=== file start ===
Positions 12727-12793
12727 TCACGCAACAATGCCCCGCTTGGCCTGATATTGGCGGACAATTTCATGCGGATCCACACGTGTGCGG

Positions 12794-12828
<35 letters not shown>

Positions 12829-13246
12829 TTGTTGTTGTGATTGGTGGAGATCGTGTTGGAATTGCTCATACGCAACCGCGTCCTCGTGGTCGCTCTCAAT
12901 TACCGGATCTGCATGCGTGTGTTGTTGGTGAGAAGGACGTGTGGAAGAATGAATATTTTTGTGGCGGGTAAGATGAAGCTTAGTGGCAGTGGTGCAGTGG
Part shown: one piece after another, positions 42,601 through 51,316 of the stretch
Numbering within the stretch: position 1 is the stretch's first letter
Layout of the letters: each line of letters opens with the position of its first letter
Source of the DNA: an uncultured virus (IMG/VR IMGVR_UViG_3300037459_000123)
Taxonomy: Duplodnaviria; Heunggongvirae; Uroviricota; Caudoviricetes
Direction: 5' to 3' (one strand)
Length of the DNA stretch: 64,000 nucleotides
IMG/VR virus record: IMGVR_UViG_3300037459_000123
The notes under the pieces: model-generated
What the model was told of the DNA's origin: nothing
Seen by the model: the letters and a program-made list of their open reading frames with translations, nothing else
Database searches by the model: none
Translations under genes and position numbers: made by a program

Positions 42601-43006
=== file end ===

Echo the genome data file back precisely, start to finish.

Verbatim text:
Positions 12727-12793
12727 TCACGCAACAATGCCCCGCTTGGCCTGATATTGGCGGACAATTTCATGCGGATCCACACGTGTGCGG

Positions 12794-12828
<35 letters not shown>

Positions 12829-13246
12829 TTGTTGTTGTGATTGGTGGAGATCGTGTTGGAATTGCTCATACGCAACCGCGTCCTCGTGGTCGCTCTCAAT
12901 TACCGGATCTGCATGCGTGTGTTGTTGGTGAGAAGGACGTGTGGAAGAATGAATATTTTTGTGGCGGGTAAGATGAAGCTTAGTGGCAGTGGTGCAGTGG
Part shown: one piece after another, positions 42,601 through 51,316 of the stretch
Numbering within the stretch: position 1 is the stretch's first letter
Layout of the letters: each line of letters opens with the position of its first letter
Source of the DNA: an uncultured virus (IMG/VR IMGVR_UViG_3300037459_000123)
Taxonomy: Duplodnaviria; Heunggongvirae; Uroviricota; Caudoviricetes
Direction: 5' to 3' (one strand)
Length of the DNA stretch: 64,000 nucleotides
IMG/VR virus record: IMGVR_UViG_3300037459_000123
The notes under the pieces: model-generated
What the model was told of the DNA's origin: nothing
Seen by the model: the letters and a program-made list of their open reading frames with translations, nothing else
Database searches by the model: none
Translations under genes and position numbers: made by a program

Positions 42601-43006